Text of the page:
All the reference scenes were listened to at "Reference Volumes." I listened to each sub as they came in the door, and at the end I started over, noticing the differences between them. Common problems were high distortion, absence of the effects, sub sounding like it's playing under water [muddy]. Also, port noise can become a problem at these low frequencies. A few subs even will shut off.
Reference 1: U-571, "Depth Charges". During this passage, you had better batten down the hatches. With information extending down to 5 Hz, it's difficult for most subs to reproduce. The best subs will play it, while others simply ignore it (they don't respond that low). If you can feel the floor board ripping away from the joists, you have a good sub. Check the 3-D plot of part of this movie passage below. There are lots of sounds at 30 Hz with bits and pieces into 10 Hz.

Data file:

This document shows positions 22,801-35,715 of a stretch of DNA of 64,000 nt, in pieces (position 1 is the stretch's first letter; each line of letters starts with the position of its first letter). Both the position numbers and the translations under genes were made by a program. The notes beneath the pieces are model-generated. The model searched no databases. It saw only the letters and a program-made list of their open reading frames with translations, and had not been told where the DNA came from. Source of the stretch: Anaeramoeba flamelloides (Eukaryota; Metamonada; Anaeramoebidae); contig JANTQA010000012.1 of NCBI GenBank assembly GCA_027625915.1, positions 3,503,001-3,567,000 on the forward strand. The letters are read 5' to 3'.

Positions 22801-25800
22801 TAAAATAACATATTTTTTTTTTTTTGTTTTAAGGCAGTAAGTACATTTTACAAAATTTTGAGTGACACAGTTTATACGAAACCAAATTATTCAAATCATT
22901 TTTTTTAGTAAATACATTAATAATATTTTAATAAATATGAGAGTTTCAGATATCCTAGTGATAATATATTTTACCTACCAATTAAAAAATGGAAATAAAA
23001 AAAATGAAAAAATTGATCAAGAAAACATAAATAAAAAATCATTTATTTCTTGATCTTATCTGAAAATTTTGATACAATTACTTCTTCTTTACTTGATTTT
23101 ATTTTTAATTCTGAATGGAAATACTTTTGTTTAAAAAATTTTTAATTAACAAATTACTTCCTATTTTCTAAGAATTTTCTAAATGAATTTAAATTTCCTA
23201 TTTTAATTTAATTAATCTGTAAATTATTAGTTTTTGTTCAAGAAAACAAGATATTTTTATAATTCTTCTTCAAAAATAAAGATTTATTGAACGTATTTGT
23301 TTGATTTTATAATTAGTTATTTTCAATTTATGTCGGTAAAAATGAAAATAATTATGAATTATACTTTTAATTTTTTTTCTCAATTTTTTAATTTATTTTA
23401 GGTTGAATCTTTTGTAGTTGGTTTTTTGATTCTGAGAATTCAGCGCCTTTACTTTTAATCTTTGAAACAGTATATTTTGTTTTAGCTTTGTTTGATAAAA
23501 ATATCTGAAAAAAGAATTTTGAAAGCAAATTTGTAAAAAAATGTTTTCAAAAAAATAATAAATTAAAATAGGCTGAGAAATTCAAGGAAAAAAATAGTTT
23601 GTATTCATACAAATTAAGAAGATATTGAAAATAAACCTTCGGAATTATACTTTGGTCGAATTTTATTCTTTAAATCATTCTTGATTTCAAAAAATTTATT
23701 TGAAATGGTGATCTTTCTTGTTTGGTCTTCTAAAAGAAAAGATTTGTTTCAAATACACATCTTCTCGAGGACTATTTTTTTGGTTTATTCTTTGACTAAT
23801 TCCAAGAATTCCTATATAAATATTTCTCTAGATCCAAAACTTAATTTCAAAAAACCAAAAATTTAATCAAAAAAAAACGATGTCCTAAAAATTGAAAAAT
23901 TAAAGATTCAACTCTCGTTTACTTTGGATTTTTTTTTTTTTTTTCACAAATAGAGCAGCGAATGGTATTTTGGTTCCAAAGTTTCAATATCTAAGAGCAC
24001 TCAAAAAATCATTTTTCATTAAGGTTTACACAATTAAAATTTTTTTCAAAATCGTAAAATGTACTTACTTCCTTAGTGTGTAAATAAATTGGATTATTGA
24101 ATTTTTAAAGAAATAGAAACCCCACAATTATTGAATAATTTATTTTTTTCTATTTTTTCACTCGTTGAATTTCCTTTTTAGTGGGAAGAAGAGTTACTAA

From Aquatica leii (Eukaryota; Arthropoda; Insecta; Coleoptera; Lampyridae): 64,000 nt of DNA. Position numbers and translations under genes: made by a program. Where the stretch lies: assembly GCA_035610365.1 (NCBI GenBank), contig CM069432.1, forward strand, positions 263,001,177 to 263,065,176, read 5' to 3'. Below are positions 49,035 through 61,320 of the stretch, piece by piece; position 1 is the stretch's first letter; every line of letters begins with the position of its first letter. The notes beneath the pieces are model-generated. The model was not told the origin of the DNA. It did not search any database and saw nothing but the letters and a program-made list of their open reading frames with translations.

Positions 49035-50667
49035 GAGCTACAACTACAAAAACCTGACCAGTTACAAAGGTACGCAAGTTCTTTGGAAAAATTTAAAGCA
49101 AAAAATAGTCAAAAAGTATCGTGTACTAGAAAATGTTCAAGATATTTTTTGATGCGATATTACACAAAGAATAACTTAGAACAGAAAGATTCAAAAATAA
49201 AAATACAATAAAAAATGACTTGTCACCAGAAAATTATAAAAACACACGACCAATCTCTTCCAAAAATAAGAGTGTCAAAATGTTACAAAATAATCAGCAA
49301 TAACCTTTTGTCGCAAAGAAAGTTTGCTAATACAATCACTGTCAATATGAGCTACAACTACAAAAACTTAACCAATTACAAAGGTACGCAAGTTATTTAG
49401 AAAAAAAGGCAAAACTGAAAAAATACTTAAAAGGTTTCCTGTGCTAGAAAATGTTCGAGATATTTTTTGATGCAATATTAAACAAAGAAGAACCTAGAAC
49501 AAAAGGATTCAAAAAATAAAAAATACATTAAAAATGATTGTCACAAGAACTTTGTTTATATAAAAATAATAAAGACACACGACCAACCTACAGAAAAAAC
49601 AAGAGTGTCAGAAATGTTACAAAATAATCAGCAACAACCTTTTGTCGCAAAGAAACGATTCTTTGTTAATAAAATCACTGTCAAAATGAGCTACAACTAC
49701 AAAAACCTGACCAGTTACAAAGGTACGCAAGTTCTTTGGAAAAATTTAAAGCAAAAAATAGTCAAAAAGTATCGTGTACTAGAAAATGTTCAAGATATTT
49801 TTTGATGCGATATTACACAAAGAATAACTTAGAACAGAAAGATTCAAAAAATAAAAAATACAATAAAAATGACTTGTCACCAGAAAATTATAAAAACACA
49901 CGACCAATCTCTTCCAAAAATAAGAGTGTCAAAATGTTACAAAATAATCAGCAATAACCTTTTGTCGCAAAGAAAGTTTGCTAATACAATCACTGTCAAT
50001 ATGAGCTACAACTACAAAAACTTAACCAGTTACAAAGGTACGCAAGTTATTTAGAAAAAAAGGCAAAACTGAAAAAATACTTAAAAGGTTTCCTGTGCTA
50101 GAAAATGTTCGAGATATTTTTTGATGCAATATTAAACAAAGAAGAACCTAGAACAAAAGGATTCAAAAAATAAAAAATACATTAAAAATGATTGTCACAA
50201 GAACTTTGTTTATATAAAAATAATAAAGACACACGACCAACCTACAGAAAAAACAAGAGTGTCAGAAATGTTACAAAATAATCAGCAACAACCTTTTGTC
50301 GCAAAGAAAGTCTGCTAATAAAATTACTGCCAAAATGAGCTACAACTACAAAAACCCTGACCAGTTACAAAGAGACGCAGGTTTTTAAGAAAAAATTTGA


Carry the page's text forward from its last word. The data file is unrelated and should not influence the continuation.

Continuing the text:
Reference 2: The Matrix DVD, Chapter 15 49:00 ; "I know Kung Fu" During this fight sequence there are many sub items present. The drums should roll and sound clear. The fight sequence has many drops that contain sound at 20 Hz, some subtle. The music has synthesized bass all over. The large drums during the passage have a deep rumble that some subs will reproduce, others miss it entirely. When Neo falls to the floor, you should feel the impact in your chest. You will be wincing at this one. A 3-D plot is shown below.
Reference 3: Fantasia 2000 DVD, Chapter 2 "Symphony No. 5". As a classical piece, the low transients should be smooth and clear. The sub should show no signs of strain to reproduce the low notes. In this symphony, many of the bass notes are sharp and force full. It becomes VERY important for the sub to blend into the rest of the system, and keep up, as the music contains equal levels, and play instruments that will overlap from the sub range into the main speakers. With music it's very important to have listened to the sub, and adjusted the gain. Often you will prefer one gain setting for music and another for movies. With most new receivers you can change the sub levels for the stereo and 5.1 material independently, so double check your settings.